The “Retired” Guarneri Quartet Opens Peoples’ Symphony Season

The 112th season of Peoples' Symphony Concerts in Manhattan opened tonight with a concert by the Guarneri String Quartet.  Well, that was a surprise to me when I showed up.  The Guarneri announced their retirement from the concert stage in 2009, and I don't recall seeing any reviews of concerts by them in New York City since then.  The publicity for this concert said it was going to feature violinist Pamela Frank "and others".  The printed flyer distributed at the concert oddly listed all the musicians with Ms. Frank listed first and did not identify the concert as being by the Guarneri Quartet, although the artist bios indicated that Arnold Steinhardt, John Dalley, Michael Tree and Peter Wiley had all played with that ensemble, and at the bottom of the flyer, at the head of the list of this season's concerts, tonight's was identified as "Pamela Frank and members of the Guarneri Quartet."

Ms. Frank did not play in the first piece, a Mozart duo for violin and viola (K. 424), performed by Mr. Dalley and Mr. Tree.  In the other two pieces, string quintets by Mozart (K.406) and Brahms (Op. 111), Ms. Frank sat in the second violin chair.  So, what's going on here?

Frank Salomon, manager of PSC (and also of the Marlboro Festival) announced at the beginning of the concert that this is an important anniversary year for Marlboro – the 60th anniversary – and to commemorate that all of this year's concerts on all three PSC series will be performed by musicians who have participated in the Marlboro Festival at some point in their careers.  The Guarneri Quartet was formed at Marlboro in the 1960s.  So evidently Salomon enticed them out of "retirement" to mark this occasion.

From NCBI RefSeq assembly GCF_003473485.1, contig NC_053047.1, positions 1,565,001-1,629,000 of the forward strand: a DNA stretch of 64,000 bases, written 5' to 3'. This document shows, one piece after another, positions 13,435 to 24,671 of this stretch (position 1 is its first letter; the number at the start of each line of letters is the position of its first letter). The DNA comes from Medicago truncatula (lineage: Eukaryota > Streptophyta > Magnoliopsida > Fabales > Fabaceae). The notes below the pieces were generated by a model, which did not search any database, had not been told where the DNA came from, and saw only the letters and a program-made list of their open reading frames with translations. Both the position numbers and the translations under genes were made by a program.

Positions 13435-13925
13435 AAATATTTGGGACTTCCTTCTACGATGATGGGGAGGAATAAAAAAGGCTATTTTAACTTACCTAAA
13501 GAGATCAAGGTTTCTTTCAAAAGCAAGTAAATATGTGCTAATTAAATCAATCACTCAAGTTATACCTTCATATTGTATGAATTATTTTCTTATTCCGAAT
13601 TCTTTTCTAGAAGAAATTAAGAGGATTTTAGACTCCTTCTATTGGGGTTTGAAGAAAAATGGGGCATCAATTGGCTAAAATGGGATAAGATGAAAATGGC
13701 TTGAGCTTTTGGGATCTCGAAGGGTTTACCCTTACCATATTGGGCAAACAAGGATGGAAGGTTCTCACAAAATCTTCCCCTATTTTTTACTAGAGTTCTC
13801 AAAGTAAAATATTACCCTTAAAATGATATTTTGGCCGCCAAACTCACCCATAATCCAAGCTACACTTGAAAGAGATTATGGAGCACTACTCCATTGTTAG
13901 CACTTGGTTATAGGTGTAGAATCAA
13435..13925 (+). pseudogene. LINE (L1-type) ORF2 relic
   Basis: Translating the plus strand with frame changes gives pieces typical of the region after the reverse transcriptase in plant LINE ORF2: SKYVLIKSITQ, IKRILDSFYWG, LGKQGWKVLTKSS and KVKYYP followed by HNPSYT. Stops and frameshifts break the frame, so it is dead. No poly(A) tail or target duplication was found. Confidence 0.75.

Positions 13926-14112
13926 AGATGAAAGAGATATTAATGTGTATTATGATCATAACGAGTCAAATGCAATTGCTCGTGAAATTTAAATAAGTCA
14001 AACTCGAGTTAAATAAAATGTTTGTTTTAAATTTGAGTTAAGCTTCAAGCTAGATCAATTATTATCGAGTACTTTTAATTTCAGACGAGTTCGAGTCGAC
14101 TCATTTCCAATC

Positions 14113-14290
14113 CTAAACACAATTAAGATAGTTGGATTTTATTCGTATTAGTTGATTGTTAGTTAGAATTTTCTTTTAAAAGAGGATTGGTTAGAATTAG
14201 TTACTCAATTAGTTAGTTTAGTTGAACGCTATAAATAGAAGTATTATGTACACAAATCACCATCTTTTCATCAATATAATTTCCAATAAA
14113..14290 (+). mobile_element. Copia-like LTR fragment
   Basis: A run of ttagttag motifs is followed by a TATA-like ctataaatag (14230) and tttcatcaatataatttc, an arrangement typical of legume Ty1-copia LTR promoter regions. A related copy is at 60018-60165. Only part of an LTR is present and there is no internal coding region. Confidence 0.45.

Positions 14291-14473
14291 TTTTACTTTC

Was it worth it?  I think so, although having retired, they probably haven't been rehearsing together intensively the way they undoubtedly did when they were touring as an ensemble, and so the performances were a bit loose-knit at times, and, truth to tell, I thought intonation was a bit suspect as well, with some near dissonances that did not emanate from the pens of Mozart or Brahms.  But the decades of accumulated wisdom and of playing together (there was only one change of membership in the entire 45-year run of the quartet, when the founding cellist passed away ten years ago) informed performances that were full of expressivity and love for the music.  The Brahms, in particular, was quite moving in the middle movements and thrilling in the finale.

So, a very special season of PSC is launched, and there are many treats in store.  Subscriptions and single tickets are still available for the remaining concerts, and this is one of the great bargains of NYC.  And although it was sweltering today in the Washington Irving High School auditorium, things improve as the outside temperature gets cooler, so don't hesitate….

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